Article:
• Staying connected to what gives you purpose; whether that’s culture, community or country, can be a source of healing.
  • Dr Schultz recommends yarning up — a respectful discussion in a culturally safe way — so you don’t bottle up negativity which can catch up with you in the long run.
  • Take a step back – It might be helpful to disengage from all media including television, news sites, Facebook and Instagram.

If you are feeling stressed, not sleeping well or have increased anxiety and depression you can seek immediate help, 24 hours a day, 7 days a week from:

Access NACCHO’s Voice Referendum: Social and Emotional Wellbeing Resources and Information here

Read the full ABC News article here.

Indigenous mental health providers shortlisted for Queensland Mental Health Week Achievement Awards

Leichhardt One Mile Community Centre, Selectability (Palm Island) – Mahie Club, and 13YARN are finalists in the Aboriginal and Torres Strait Islander awards category for the annual Queensland Mental Health Week Achievement Awards. The three finalists have been selected for delivering culturally specific mental health related services, programs, projects and initiatives. 

One Mile Community Centre is nominated for their works to improve the education, support and connections for Aboriginal and Torres Strait Islander peoples. The organisation works with vulnerable people with challenges including domestic and family violence, mental illness, income access, and referrals to housing services. 

Selectability (Palm Island), Mahie Club has been nominated for providing culturally safe services and programs to improve the mental wellbeing of locals and to reduce stigma. Mahie Club was created in 2022 to allow people to get hands-on in the kitchen, whilst enjoying a cuppa and a yarn.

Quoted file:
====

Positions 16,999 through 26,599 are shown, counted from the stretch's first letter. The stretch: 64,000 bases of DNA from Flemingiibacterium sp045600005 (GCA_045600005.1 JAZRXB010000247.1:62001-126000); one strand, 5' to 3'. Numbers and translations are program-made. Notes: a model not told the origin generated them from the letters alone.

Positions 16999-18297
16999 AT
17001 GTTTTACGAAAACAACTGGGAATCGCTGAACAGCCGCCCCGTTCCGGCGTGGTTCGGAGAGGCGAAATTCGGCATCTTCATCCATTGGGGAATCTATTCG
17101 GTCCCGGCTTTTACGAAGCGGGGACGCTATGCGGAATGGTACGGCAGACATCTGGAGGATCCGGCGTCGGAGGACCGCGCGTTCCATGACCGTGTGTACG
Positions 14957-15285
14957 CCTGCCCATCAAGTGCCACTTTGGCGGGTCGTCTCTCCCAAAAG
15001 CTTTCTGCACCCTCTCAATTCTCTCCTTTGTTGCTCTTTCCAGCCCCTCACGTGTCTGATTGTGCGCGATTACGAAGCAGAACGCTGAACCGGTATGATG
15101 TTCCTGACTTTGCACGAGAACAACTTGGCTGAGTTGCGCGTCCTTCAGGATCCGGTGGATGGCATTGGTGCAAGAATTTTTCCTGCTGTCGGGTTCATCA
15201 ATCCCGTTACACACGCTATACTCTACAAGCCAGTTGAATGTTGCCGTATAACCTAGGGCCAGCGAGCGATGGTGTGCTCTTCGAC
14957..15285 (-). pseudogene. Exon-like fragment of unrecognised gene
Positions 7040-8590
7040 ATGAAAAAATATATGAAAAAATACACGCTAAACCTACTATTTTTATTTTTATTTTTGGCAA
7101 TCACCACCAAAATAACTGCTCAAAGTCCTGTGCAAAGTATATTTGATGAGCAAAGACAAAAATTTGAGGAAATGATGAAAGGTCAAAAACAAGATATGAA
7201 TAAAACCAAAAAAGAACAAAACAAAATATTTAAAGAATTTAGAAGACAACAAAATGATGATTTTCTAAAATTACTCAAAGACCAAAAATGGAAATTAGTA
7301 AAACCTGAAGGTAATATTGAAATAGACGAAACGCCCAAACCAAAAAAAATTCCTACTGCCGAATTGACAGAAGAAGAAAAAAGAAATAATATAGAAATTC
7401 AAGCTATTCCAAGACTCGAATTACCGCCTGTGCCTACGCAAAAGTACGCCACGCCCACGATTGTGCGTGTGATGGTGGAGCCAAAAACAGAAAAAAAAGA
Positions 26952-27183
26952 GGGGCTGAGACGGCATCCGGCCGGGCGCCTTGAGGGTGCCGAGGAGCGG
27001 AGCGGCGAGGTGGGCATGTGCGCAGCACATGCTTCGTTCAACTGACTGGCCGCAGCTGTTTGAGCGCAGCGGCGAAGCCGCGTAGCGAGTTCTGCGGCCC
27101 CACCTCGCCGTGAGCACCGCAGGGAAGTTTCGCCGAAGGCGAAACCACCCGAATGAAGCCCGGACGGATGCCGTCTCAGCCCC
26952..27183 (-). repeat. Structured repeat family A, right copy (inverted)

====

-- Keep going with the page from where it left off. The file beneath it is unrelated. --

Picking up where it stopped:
13YARN Crisis Support Service, are the first national 24/7 crisis support line specifically for mob who are feeling overwhelmed or have difficulty coping. The winner will be announced Friday 13 October. 

Read the full National Indigenous Times article here.

Integrated Team Care Program a success

An evaluation of the Integrated Team Care Program for First Nations people, underpinned by the National Agreement on Closing the Gap, has found the program by the Hunter New England and Central Coast Primary Health Network is achieving its desired outcome of improving quality of life for Aboriginal and Torres Strait Islander people with complex chronic health conditions. The program aims to contribute to improving health outcomes through access to care coordination, multidisciplinary care, and support for self management. As well as improve access to culturally appropriate mainstream primary care providers (including general practice, allied health and specialists) for Aboriginal and Torres Strait Isladner people. 

The evaluation found patients highly valued the program and reported having their medical, physical, social, emotional and cultural needs met. Stakeholders reported the program supported patients to increase their ability to treat and manage their health conditions, increasing overall health, wellbeing, and quality of life. The program was also seen to be especially effective for patients living with diabetes. 

Read more here.

Members of the Primary Health Network’s First Nations Health Access Team. Image source: Gloucester Advocate.

Sector Jobs